pictured bottles of Maryland whiskey

Origins of Maryland Rye Whiskey

No spirit is intertwined with the U.S. quite like whiskey. The tasty brown liquor spans the country’s history, appearing in early formative events like the Whiskey Rebellion, which allowed Kentucky’s bourbon industry to thrive. In fact, even George Washington was involved in the distilling industry, producing barrels of rye whiskey on the recommendation of his Scottish plantation manager.

Bourbon is often the more renowned American option, but rye whiskey is a product with equally deep roots. Although there are some differences between bourbon and rye whiskey, the latter follows a similar distillation procedure to its corn-based counterpart. It also takes different mash bills, but by federal mandate, these must be at least 51% rye. The rest of the ingredients are variable, as are the distillation techniques and aging process — as long as it’s in a new charred-oak barrel. Especially prior to Prohibition, this led to a large range of regional styles, with one of the most prominent being Maryland.

Until 1920, the state was one of the largest rye whiskey producers in the U.S. It had a style that accumulated over several centuries, known for its smoothness and fruitier notes. Most suspect its mash bill was heavy on the rye but also involved corn and a third grain like wheat. Unfortunately, many of the whiskey’s specifics have disappeared into history, with the industry never quite recovering after the federal ban on drinking. Thankfully, it’s experiencing a recent resurgence, and whiskey drinkers are uncovering its special qualities once more.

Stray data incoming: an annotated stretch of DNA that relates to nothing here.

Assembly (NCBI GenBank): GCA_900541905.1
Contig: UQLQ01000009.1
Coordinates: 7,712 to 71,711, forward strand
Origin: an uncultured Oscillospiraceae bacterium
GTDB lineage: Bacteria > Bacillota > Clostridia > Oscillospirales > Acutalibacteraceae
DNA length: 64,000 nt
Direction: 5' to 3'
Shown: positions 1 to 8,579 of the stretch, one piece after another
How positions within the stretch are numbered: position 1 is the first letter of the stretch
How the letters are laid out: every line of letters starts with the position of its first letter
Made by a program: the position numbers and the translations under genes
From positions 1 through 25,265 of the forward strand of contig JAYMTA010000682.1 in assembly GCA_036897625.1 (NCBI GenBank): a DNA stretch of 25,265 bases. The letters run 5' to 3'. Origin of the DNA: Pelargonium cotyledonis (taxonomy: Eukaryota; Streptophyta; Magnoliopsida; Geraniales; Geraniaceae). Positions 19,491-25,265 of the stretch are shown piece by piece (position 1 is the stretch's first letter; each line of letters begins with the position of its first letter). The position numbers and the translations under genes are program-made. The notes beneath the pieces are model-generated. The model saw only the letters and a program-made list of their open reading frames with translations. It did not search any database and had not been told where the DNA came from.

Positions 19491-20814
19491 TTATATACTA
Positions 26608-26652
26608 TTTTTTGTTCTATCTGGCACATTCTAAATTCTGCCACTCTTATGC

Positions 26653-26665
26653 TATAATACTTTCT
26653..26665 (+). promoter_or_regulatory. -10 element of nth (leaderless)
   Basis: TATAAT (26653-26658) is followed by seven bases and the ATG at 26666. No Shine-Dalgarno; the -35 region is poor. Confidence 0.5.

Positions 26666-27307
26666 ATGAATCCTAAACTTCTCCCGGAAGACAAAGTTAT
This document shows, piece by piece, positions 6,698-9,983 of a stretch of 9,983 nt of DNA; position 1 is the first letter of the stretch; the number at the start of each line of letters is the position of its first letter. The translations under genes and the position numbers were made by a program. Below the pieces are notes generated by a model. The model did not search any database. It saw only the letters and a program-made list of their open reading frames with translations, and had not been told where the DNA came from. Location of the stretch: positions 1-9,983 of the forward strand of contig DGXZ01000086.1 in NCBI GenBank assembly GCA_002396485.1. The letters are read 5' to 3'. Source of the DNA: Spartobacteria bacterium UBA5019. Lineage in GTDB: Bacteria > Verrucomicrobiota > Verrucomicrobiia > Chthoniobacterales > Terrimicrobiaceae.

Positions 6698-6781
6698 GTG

Maryland rye whiskey was a once popular style that nearly disappeared

whiskey barrels located in Maryland

Whiskey production in the U.S. started along the shores of the Chesapeake Bay, making the area that’s now Maryland among the earliest sites of distillation. Rye was planted in the area early on, its hardy nature well suited to the conditions. Distillation soon ensued, with corn — a beloved crop of early settlers — added to the mix. Due to its early Catholic history, Maryland attracted many Irish immigrants, who brought along the practice of triple-distilling. This technique led to the crafting of a whiskey with smooth character, a shared quality that makes Irish whiskey the best for beginners.

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Such influences combined to make a distinct Maryland style. The liquor increased in popularity during the mid-19th century as stationed Civil War troops took a liking to the style. The whiskey’s sweeter, easier-drinking quality was advertised right up to Prohibition. However, after the pause on production was over, many of the distilleries were sold and worsened in quality. Especially after World War II, Kentucky became the center of whiskey-making, and much of Maryland rye’s production intricacies faded into obscurity. Today, it’s still debated what factors contributed to the style, with some even suggesting flavored additives, brewer’s yeast, and varying mash bills.

Nevertheless, in the last decade, distillers in both Maryland and other states have taken on the task of resurrecting the style. They attempt to deconstruct the spirit’s special qualities based on available information and bottle modern renditions. So, turn to producers with liquors bearing the Maryland label to try an estimated historic distillation.

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